When you’re new to gardening, it’s all too easy to be a dreamer about what you grow. Anyone who already knows this scenario understands how it’s likely to over-plant through well-intended optimism. But then you don’t know what to do with all the food you have, and you hope friends and family don’t mind acting as willing beneficiaries of your garden soil’s offerings.
Nan Reinert who owns Chubby Pickle Farm on the outskirts of Birdsboro “teaches people how to grow and live a healthy, natural, sustainable life,” she says.
And she’s plenty versed in the subject of knowing how to grow what you’ll use.
“New gardeners are zealous,” Reinert says. “They want to plant plant plant, and they frequently don’t think about what the grown plant’s space requirements are and how much edible food they are going to get from each plant. They see a small plant or some seeds and an empty garden or container. In spring, there is plenty of room, but by late summer, they realize they over-planted.”
But remember not to be too hard on yourself because you’re doing the best you know how to do, and as you learn more, you better understand the lessons you’ve lived through in a growing season.
“One of the first things I teach gardeners is to take account of the veggies and fruits they are eating and each year to plant at least one thing new they never tried,” Reinert notes.
And sometimes, people plant veggies they think they like, but once they’re inundated with a crop of them, their taste buds go through a change of tune.
“There are two reasons I think this happens: first is quantity, and second is taste,” Reinert says. “Maybe they purchase 4 heads of broccoli in a month. When you grow broccoli, and it’s time to harvest, you could be having broccoli daily for a few weeks.”
Not expecting to eat the same veggie so frequently can have an influence on your reaction to flavor factors—too much and too constant of a good thing to the point that you get temporarily sick of it.
“Green beans are a great example of this; with 4 nice green bean plants, you will get a ton of beans,” she says. “So you may like the veggie; however, you were never forced to eat it as it was ready for harvest.”
Reinert explains that the habit of going to the grocery store and getting to choose what you want and its quantity, when you are gathering ingredients for a meal, is very different than having plenty of fresh vegetables to eat from your backyard.
When you suddenly you have a harvest, you can’t think, I’m not in the mood for this, she adds.
Well, you can think that, but it won’t be too effective!
But this is why Reinert teaches people how to dry and freeze their harvest.
“It helps them to enjoy all the veggies they are growing—instead of being overwhelmed by them,” she reflects.
But back to taste discussions.
“Homegrown veggies taste different,” Reinert says. “They are full of flavor. So, if you always ate store-purchased tomatoes, a homegrown tomato could be overwhelming to the taste buds. I’ve actually had people come to my house for dinner and be totally surprised by the flavor of the food. Usually, this is a good surprise; however, if you grew up eating prepackaged or grocery veggies, you may not like the flavor.”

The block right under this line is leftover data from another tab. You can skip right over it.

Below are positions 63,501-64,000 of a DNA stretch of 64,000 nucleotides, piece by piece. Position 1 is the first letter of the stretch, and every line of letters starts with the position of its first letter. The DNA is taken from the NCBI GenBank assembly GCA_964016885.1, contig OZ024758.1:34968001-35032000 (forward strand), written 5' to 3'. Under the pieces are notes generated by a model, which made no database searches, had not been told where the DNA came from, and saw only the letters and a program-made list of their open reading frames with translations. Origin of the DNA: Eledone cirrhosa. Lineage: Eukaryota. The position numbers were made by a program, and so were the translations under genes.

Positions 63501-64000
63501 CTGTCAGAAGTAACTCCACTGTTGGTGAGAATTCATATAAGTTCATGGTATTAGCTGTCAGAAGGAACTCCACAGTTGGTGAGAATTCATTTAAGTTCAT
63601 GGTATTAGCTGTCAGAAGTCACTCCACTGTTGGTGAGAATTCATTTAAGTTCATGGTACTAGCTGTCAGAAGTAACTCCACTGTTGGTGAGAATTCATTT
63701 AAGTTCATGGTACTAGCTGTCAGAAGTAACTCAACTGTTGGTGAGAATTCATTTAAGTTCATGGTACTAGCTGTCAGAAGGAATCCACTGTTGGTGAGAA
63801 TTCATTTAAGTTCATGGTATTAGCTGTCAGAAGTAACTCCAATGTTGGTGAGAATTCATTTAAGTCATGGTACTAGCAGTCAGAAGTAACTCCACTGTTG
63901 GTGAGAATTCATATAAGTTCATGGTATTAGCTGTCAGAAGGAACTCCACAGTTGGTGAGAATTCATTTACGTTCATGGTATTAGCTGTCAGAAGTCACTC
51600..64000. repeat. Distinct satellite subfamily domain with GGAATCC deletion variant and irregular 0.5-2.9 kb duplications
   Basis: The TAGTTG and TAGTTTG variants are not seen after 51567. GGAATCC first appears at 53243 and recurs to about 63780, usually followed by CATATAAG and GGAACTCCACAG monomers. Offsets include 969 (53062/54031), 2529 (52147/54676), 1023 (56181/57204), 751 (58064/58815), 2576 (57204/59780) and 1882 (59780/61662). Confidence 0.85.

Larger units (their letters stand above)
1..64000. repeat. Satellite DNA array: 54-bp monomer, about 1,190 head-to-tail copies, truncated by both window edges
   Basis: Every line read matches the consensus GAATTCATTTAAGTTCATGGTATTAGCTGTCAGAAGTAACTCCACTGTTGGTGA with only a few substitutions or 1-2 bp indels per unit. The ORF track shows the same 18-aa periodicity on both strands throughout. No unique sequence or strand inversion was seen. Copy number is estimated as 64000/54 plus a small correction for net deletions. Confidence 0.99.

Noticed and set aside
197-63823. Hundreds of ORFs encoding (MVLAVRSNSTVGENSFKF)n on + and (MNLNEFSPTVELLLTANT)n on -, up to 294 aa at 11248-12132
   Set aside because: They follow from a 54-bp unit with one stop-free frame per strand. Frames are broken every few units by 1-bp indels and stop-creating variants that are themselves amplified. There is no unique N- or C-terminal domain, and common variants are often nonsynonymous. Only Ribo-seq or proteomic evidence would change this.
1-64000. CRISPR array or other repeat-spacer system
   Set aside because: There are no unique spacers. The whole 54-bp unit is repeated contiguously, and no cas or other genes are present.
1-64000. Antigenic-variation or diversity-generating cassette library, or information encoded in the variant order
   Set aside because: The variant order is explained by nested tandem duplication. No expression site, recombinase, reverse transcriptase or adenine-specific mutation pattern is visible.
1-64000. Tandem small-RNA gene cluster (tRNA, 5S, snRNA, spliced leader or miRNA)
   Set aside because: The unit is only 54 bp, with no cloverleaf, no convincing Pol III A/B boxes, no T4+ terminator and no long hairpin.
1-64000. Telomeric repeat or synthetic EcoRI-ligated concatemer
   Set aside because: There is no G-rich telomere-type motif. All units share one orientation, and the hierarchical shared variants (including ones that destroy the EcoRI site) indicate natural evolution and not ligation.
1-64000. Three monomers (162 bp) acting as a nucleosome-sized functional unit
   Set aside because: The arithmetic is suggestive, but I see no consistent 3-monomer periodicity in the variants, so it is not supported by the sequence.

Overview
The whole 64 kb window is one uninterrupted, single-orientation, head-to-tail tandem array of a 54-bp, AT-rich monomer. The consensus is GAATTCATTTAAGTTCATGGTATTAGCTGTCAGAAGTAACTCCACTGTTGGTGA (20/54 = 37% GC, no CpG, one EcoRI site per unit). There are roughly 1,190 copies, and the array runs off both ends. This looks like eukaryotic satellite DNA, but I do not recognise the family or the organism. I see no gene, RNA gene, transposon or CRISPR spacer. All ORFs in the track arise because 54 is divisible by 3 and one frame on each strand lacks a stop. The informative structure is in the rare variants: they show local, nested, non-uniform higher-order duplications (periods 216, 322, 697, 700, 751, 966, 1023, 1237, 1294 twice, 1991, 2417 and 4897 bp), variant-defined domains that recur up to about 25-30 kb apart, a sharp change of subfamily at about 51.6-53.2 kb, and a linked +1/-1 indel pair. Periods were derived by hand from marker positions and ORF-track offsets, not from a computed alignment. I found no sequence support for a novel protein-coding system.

Reinert describes what she calls “dead veggies,” which she says many have grown up eating for most of their lives, purchased from supermarkets.
“They are grown in chemicals—they overcook them and then add salt and butter,” she adds. “Their taste buds are adjusted to this, so a homegrown veggie will be a surprise.”
Beans are something which, depending on the variety, can be enjoyed across different stages, not just in a single, short-lived harvesting period, Reinert points out.
Reinert recommends using later-growing beans to dry for soups in chilly months.
“I shred my zucchini and do a quick parboil blanch, submerge them in ice water to stop the cooking process, bag them in 2-cup measurements with a squirt of lemon juice and freeze,” Reinert adds. “This is the exact amount I need for my zucchini bread recipe. Then I can make fresh zucchini bread all winter when I have more kitchen time. I also freeze all sorts of odds and ends in freezer bags. These I use to make a veggie broth in the winter.”
Reinert gladly advocates recipes from her good friend Phoebe Canakis of Phoebe’s Pure Food if you are looking for ways to make use of any overabundance from the backyard.
Here are some of Canakis’ crave-worthy recipes, followed by her eye-hugging photography of her prepared meals which you can test out at home.
And here is this author’s own Mean Green Salad recipe, along with another soirée-goer’s Raw Zucchini Spirals with Zucchini Pasta Sauce recipe (scroll down a bit in the same above-linked blog post) from a few years ago.
Reinert says to try out freshly grown local veggies at farm stands, in addition to keeping updated with tips and insights on her Facebook page.
“Make notes on what you like, and plan your garden accordingly,” she adds. “And always make sure to try to grow just one new veggie a year.”